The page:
By the end of 2017, Venezuela found itself in an unfortunate financial position; economic ostracism as a result of U.S. sanctions had closed off access to almost all traditional means of fiscal rescue. Given the nation’s short list of friends and the nature of its economic crisis, it resorted (unsurprisingly) to leveraging its most lucrative and abundant commodity in tandem with the prevailing enthusiasm that continues to surround cryptocurrency.
Petro will be an instrument for Venezuela’s economic stability and financial independence, coupled with an ambitious and global vision for the creation of a freer, more balanced and fairer international financial system. – Petro white paper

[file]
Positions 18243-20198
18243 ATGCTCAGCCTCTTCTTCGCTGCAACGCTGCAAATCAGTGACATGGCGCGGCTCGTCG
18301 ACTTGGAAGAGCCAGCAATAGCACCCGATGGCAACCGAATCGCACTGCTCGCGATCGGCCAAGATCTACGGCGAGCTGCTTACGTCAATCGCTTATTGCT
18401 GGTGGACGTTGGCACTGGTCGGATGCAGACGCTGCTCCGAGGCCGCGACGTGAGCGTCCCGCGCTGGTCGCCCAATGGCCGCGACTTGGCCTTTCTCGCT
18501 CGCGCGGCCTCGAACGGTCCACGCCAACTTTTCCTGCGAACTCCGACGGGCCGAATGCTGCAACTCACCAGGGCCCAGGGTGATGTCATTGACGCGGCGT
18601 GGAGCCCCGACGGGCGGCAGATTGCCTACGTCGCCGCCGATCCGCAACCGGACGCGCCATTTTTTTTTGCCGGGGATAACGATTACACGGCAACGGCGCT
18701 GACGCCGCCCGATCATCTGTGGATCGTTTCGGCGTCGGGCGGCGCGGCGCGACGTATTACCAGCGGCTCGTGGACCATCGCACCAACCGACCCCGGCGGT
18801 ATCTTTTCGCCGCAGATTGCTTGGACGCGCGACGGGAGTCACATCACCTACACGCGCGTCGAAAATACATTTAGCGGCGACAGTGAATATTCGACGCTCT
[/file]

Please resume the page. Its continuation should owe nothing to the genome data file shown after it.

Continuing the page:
In December of 2017, Venezuela President Nicolás Maduro announced that his government was planning the release of the world’s first digital currency issued by a sovereign nation. The initial presale on February 20, 2018, saw the release of 82.4 million Petros out of what is believed to be a total purse of 100 million PTR. In theory, the currency is backed by the nation’s oil reserves, the largest in the world totaling nearly 300 billion barrels, with a single coin representing a single barrel on a non-transferable basis.
Venezuela has guaranteed its buyers that the Petro will carry the full weight of legal tender, acceptable as payment for fees and taxes and exchangeable for the nation’s hard currency, the Bolívar. Reports have also stated that Venezuela is looking into the possibility of integrating the currency into its compulsory state ID system, the Cédula de Identidad, which is currently used for claiming government benefits and controlling food distribution.
The lead up to and aftermath of the Petro’s release has been rather chaotic, with poor communication and conflicting reports creating mass confusion regarding the details of the new asset.